Mazda had an MX-5 2.0-litre with the dealer-fit lowering kit, the sports exhaust and the BBS wheels squirrelled away in a corner on the 30th Anniversary edition UK press launch, and a test drive proved, rather inconveniently perhaps, that it’s a noticably quicker, freer-revving, more precise and keener-handling prospect than any factory-spec MX-5. There’s a slightly more compelling sense of sporting purpose about it – even if it doesn’t have quite as smooth a low-speed ride as the Sport-spec car. Lowering the MX-5 was always the first thing aftermarket tuners did to it; no surprise, then, that it makes an already engaging chassis even more involving and special.

So, given that all of those dealer accessories are now fully warranted Mazda upgrades, you can guess where my money would go – and it wouldn’t be on that orange paint job. But I’m not a member of the MX-5 fan club; and I gather they like a special edition. It would, of course, be possible to fit the Eibach lowering kit and sports pipes to a 30th Anniversary car; and given special editions hold their value so well, it wouldn’t be an entirely daft way to spend £28,095, either.

So there you are, folks: go nuts, there's cake for all, to have and to eat, exactly as you prefer. Happy 30th, MX-5. Kool & The Gang, that’s your cue.

Mazda MX-5 30th Anniversary specification

Where Warwickshire, UK Price £28,095 On sale Now Engine 4cyls inline, 1998cc, normally aspirated, petrol Power 181bhp at 7000rpm Torque 151lb ft at 4000rpm Gearbox 6-spd manual Kerb weight 1124kg Top speed 136mph 0-62mph 6.5sec Fuel economy 40.9mpg (WLTP combined) CO2 tbc Rivals Toyota GT86, Nissan 370Z

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Comments
11

24 July 2019

I quite like the orange paint and black wheels and I'm sure the standard setup is more than adequate for my limited talents, though the sports exhaust may well be tempting for a better soundtrack and freer revving engine. I fancy an RF though purely for its styling.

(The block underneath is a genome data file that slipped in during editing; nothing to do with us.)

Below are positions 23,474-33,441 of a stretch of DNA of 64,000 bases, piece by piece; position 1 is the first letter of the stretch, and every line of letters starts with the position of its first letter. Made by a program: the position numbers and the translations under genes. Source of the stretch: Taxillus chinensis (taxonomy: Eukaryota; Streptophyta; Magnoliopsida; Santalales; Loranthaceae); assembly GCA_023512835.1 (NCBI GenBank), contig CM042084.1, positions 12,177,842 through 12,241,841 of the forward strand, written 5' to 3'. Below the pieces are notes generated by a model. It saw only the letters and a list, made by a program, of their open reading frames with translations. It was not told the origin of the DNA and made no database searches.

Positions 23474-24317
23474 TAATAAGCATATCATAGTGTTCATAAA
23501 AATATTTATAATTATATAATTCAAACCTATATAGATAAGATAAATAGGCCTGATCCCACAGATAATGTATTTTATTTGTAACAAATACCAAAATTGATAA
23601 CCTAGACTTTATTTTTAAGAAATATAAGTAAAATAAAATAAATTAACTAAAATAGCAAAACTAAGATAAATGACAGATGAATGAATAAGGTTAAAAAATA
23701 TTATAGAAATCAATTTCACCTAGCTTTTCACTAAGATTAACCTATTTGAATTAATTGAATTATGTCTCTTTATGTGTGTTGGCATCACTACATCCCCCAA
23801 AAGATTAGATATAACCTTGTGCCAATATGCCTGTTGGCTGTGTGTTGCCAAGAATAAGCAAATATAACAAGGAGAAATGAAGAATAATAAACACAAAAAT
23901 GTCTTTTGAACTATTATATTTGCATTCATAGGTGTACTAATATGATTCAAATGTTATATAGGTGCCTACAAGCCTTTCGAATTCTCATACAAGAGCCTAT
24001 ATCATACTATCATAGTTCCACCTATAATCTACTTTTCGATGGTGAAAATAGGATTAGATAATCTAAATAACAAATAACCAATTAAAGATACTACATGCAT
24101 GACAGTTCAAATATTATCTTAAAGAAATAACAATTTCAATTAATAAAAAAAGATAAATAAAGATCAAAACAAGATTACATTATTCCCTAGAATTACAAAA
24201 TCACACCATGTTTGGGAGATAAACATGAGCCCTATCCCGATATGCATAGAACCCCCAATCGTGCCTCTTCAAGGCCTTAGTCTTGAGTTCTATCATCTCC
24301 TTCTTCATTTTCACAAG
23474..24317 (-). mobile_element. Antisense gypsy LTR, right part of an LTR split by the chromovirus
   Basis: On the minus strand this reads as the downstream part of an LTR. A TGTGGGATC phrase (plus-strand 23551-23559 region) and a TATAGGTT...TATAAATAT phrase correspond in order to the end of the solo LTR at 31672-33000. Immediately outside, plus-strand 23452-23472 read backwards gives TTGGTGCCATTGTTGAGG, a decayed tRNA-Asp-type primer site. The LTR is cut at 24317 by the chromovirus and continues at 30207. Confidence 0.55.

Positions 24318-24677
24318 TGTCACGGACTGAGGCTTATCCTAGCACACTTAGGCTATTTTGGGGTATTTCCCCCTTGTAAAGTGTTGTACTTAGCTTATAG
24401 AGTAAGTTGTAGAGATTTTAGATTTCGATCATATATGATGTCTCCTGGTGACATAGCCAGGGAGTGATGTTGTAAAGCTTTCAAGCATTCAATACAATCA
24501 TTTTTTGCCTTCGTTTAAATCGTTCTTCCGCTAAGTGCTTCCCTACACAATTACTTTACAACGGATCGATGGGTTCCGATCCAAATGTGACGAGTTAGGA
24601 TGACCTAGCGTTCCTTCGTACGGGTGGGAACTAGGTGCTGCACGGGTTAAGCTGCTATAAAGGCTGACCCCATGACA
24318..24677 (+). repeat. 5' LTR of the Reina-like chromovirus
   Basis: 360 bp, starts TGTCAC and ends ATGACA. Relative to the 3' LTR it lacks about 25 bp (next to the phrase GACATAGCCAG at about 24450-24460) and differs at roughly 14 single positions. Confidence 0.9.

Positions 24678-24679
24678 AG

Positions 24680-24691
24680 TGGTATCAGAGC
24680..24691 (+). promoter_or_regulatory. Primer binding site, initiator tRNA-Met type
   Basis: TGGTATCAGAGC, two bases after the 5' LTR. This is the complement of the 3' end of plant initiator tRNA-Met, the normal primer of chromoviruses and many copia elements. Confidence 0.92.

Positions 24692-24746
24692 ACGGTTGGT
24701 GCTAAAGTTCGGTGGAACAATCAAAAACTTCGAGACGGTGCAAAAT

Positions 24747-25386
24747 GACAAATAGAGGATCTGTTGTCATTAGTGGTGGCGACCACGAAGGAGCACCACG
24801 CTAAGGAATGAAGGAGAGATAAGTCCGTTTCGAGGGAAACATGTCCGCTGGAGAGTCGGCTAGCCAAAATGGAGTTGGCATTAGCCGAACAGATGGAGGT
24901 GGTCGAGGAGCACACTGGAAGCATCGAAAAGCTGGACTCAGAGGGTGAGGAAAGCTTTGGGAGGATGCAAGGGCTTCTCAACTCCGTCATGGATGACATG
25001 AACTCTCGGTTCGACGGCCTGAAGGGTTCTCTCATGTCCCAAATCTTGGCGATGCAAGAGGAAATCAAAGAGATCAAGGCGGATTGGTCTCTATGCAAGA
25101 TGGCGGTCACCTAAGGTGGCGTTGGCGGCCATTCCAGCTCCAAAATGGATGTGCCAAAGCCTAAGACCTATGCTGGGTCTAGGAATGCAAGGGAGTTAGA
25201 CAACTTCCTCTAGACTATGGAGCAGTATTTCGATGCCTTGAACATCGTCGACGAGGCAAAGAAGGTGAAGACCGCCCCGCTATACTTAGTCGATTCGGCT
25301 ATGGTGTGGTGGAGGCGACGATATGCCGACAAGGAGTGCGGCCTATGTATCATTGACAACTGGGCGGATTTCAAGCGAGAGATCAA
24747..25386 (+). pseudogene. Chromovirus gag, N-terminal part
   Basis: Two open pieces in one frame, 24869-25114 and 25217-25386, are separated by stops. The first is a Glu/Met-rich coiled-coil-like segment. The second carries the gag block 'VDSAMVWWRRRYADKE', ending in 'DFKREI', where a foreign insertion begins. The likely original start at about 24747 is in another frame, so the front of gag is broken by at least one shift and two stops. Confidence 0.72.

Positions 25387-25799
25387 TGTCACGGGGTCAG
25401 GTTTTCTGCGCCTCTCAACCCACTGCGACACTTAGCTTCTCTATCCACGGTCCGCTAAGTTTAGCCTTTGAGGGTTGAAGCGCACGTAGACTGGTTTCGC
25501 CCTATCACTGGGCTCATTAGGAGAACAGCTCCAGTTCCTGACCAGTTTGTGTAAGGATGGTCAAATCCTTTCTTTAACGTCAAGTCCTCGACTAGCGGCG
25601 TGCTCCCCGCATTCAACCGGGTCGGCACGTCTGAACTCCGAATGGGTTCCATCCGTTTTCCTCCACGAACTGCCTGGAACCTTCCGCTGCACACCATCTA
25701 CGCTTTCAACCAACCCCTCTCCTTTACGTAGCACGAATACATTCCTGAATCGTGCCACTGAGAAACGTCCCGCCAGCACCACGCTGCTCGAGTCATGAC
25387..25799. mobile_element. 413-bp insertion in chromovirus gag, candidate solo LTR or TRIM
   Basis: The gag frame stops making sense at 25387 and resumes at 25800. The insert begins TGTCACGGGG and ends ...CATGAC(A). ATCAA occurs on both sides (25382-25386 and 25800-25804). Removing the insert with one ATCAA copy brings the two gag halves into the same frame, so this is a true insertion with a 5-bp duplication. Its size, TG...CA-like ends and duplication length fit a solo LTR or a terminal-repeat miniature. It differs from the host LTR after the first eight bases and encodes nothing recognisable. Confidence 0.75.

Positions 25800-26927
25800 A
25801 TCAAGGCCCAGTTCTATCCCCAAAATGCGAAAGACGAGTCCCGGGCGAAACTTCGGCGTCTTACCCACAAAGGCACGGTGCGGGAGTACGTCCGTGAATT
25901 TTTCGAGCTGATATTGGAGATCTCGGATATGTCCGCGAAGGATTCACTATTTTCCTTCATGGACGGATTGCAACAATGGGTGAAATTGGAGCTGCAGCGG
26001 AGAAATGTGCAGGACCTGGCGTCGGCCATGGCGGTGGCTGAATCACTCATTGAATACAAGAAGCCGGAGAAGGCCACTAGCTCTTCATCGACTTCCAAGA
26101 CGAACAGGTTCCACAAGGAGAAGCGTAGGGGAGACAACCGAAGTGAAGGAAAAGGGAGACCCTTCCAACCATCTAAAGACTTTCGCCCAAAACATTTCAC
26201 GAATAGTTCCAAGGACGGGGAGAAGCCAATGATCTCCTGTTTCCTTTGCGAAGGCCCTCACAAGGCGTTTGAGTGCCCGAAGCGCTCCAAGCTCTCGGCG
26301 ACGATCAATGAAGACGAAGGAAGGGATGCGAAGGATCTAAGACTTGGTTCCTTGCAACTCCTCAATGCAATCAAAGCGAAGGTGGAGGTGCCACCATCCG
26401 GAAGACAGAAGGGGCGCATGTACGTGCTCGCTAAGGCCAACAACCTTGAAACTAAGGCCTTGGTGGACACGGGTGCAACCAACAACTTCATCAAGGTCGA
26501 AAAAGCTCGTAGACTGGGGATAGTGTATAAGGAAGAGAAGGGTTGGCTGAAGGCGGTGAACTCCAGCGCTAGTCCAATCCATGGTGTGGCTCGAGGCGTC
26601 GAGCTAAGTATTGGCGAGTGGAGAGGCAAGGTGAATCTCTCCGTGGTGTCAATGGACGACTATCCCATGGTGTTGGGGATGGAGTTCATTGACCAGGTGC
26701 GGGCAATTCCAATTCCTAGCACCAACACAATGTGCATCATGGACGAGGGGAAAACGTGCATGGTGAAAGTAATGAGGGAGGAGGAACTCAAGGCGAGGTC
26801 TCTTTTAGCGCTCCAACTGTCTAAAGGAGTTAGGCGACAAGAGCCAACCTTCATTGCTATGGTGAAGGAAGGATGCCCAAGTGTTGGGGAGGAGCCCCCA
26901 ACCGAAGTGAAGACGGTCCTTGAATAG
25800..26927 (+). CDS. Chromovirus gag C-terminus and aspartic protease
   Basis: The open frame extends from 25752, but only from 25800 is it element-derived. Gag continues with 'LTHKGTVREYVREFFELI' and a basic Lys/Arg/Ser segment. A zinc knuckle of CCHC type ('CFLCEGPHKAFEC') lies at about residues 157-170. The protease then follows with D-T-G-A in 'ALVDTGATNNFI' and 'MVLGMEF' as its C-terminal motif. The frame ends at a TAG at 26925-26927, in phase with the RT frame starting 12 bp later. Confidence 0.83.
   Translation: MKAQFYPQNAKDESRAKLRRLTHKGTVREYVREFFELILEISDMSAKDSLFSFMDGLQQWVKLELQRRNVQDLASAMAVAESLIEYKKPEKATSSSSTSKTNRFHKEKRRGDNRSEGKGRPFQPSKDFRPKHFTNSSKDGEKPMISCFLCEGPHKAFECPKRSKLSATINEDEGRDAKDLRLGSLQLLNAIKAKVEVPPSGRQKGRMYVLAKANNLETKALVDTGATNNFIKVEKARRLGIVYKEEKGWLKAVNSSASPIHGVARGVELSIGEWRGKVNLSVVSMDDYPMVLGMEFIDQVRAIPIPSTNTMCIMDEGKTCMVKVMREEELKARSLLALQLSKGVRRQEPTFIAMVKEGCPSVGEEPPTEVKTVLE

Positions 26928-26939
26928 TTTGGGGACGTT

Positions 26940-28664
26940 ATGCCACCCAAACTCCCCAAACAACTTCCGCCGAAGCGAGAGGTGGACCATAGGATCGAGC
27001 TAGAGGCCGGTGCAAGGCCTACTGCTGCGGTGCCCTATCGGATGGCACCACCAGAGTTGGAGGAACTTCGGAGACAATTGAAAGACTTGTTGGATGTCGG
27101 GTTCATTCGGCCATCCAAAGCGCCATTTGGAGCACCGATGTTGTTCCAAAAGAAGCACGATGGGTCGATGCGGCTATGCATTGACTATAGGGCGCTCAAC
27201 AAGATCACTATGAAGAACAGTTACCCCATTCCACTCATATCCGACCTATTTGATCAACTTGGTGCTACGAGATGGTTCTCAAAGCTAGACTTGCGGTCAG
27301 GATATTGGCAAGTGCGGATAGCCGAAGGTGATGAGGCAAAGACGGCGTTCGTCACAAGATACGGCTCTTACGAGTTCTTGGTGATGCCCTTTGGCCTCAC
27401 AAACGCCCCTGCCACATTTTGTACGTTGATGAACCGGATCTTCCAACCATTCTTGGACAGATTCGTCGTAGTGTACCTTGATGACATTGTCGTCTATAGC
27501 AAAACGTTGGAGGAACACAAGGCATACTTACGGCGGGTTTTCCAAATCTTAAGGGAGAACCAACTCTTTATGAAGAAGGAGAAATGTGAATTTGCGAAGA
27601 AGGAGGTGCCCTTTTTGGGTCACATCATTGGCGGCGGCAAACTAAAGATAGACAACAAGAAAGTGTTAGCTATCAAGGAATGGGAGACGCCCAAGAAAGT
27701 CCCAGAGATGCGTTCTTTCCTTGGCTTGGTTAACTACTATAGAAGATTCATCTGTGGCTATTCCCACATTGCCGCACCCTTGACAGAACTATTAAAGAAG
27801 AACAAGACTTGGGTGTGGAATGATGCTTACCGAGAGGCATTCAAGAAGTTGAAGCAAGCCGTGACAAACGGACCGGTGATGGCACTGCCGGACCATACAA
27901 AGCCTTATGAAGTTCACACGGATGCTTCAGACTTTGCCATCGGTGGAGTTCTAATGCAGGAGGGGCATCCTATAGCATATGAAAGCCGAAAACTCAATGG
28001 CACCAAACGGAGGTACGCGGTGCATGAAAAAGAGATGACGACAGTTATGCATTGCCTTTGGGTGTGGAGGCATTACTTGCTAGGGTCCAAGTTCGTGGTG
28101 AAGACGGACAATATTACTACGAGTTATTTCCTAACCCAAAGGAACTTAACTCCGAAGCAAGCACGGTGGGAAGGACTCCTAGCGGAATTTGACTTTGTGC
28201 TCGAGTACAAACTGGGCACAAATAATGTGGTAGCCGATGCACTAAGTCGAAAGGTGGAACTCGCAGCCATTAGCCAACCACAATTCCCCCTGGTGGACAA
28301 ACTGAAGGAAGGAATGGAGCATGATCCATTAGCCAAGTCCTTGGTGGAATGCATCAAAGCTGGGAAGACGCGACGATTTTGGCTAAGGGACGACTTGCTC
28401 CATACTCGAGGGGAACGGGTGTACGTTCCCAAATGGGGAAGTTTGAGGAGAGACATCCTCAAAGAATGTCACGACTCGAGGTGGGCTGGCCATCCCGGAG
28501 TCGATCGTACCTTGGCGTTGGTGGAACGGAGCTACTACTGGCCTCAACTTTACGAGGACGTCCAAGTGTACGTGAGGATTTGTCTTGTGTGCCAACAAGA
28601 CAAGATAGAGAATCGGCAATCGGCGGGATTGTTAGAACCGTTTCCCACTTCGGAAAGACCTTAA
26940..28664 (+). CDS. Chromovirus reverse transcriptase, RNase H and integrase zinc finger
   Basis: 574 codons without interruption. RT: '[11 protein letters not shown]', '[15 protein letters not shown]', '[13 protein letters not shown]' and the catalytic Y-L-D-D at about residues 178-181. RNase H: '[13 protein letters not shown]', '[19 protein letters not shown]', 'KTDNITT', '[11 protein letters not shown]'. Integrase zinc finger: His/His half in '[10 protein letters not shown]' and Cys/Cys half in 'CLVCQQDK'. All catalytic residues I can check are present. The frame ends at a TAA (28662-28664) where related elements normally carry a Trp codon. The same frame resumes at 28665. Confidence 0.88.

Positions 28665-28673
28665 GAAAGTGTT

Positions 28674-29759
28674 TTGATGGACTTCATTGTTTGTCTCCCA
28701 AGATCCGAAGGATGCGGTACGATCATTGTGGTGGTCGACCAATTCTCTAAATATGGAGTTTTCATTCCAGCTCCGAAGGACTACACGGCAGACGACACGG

One day maybe, for now I have my na eunos.

24 July 2019
si73 wrote:

I quite like the orange paint and black wheels and I'm sure the standard setup is more than adequate for my limited talents, though the sports exhaust may well be tempting for a better soundtrack and freer revving engine. I fancy an RF though purely for its styling.

One day maybe, for now I have my na eunos.

I reckon the colour is (literally) brilliant.  Would I want it on a Lexus LS?  Probably not.  But on a tiny, tight roadster, it works so well.  This is one of those cars (in any colour) that looks so much better on the road than on the screen.

The Mk 1 is a true icon - lucky you!

24 July 2019

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bol

24 July 2019

The colour is a bit too in yer face for me, but as the article says there are lots of other good options. Beware the seats if you’re a bit taller and/or broader than average. They sit a fair bit higher than the standard ones, and the option for a teller person to sit splayed-legged is reduced by the hard, narrow bolsters. At 6’4” I fit fairly comfortably in a standard car but can’t get comfy in this or the old Sport Recaro model  

I still think I’ll be making a trip to BBR with a standard Sport Nav when the time finally comes to give up the Mk1.